Arlene G. Taylor, MSLS, PhD, is professor emerita, School of Information Sciences, University of Pittsburgh. Her experience as a library school educator covered more than 30 years, and she was active in the American Library Association for more than 30 years. She is author of numerous articles and books, including the Libraries Unlimited books Introduction to Cataloging and Classification, 11th Edition (with Daniel N. Joudrey and David P. Miller); The Organization of Information, 3rd Edition (with Daniel N. Joudrey); and Understanding FRBR: What It Is and How It Will Affect Our Retrieval Tools. Taylor received the 1996 Margaret Mann Citation from ALA/ALCTS, the 2000 ALA/Highsmith Library Literature Award, and the 2011 Distinguished Alumnus Award from the Graduate School of Library and Information Science of the University of Illinois. She has given more than 90 guest presentations for international, national, state, and regional library groups.

Katherine M. Wisser, MA, MSLS, PhD, is associate professor at the School of Library and Information Science, Simmons College, Boston, MA, where she teaches information organization, archival access and use, metadata, indexing and thesaurus construction, and the history of libraries. Her research interests include metadata, archival description, classification, and the history of libraries. Her publications include articles in American Archivist, Journal of Contemporary Archival Studies, Journal of Library Metadata, and Journal of Archival Organization. She served as chair of the working group that established EAC-CPF for the Society of American Archivists.

Reviews

"The fourth edition of The Organization of Information is an essential text that is worthy of its predecessors."—ARBA, June 1, 2018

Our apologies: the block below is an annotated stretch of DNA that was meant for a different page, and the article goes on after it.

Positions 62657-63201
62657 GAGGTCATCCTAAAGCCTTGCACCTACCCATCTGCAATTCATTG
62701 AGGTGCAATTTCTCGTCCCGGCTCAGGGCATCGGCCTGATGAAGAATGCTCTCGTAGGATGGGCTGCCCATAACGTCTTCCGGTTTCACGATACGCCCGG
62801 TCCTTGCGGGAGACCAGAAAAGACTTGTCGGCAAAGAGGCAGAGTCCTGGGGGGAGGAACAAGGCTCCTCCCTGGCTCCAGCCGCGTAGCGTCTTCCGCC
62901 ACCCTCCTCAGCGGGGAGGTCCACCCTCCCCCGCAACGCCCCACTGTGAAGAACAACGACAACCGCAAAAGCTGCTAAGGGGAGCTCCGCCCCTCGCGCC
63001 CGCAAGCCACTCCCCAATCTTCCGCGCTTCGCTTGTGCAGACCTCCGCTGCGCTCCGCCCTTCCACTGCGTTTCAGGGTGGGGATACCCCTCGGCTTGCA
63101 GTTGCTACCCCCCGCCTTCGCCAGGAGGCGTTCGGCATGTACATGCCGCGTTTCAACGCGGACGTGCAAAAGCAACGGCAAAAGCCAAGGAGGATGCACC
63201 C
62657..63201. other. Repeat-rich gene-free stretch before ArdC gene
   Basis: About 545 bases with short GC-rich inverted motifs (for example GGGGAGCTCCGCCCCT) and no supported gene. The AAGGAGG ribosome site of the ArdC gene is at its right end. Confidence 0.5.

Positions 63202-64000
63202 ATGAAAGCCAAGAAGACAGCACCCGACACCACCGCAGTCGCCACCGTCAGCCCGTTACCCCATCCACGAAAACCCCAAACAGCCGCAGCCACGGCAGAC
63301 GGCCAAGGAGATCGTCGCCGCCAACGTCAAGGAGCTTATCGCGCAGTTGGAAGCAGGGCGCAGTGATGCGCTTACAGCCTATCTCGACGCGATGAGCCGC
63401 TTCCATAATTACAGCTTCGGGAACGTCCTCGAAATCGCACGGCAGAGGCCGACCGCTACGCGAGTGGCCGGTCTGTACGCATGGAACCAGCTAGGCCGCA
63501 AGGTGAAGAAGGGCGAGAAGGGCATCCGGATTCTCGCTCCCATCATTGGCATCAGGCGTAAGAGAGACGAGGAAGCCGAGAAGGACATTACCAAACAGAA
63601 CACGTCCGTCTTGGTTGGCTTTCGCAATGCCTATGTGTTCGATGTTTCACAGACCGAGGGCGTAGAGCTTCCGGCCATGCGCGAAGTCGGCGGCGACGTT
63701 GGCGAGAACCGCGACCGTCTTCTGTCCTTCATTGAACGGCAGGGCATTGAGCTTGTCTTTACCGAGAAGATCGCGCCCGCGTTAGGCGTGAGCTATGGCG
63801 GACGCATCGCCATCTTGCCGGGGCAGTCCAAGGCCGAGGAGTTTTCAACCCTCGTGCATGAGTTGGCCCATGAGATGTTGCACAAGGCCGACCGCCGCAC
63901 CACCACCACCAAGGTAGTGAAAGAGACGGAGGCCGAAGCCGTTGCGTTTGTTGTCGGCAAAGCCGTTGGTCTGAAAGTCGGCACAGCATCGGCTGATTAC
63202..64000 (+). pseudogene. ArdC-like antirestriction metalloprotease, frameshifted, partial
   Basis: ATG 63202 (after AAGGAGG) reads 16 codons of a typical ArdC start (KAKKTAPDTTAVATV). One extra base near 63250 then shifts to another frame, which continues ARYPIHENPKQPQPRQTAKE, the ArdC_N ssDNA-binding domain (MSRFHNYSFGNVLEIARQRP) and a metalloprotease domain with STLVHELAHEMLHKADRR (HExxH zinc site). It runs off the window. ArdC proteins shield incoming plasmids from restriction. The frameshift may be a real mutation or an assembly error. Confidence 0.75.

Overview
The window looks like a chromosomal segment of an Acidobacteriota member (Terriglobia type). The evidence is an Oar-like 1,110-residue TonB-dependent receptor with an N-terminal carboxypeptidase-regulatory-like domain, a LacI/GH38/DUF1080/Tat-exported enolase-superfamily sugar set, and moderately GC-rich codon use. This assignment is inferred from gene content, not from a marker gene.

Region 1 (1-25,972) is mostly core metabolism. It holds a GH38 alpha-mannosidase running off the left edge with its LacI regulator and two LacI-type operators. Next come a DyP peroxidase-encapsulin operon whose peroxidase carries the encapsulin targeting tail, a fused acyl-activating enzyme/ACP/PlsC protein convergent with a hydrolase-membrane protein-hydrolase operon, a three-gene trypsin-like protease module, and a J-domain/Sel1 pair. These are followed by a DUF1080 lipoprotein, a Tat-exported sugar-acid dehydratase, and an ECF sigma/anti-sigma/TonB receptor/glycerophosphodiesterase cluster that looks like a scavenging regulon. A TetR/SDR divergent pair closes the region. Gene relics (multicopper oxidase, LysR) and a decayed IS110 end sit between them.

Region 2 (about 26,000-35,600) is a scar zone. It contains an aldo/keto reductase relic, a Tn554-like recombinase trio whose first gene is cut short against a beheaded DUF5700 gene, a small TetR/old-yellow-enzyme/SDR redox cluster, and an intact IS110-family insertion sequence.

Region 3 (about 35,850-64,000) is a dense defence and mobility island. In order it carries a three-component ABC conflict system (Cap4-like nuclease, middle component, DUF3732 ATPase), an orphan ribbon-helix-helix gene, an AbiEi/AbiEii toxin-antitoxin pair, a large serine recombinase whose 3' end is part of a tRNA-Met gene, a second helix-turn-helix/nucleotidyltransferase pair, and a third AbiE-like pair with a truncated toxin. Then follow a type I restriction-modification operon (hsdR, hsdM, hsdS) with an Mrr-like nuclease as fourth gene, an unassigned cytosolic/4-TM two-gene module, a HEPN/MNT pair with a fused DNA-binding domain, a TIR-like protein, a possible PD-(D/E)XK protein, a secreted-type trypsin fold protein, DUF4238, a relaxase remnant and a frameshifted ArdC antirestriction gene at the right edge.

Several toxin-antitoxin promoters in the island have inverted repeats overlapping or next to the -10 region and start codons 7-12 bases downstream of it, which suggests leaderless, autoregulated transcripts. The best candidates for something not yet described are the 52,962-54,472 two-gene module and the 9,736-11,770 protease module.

"The perfect resource. . . . The further I delved into its contents, the more impressed I was by the depth and comprehensiveness of its treatment of the world of information organization in all its aspects. . . . I would recommend this book not only to students of library and information science who are seeking to master cataloging and metadata, but also to library professionals at all stages of their careers who simply need a resource to which they can refer to help navigate a universe that is ever changing and expanding."—Technicalities, June 29, 2018

"...a foundational work that will serve as an excellent information organization course text in programs of library and information science. It would also serve as a useful desk reference for a librarian or student of library science."—Technical Services Quarterly, February 1, 2018

"Provides an essential overview of information organization―a central activity in library and information science―that describes approaches to organizing in libraries, archives, museums, online settings, indexing services, and other environments."—Against the Grain, August 15, 2018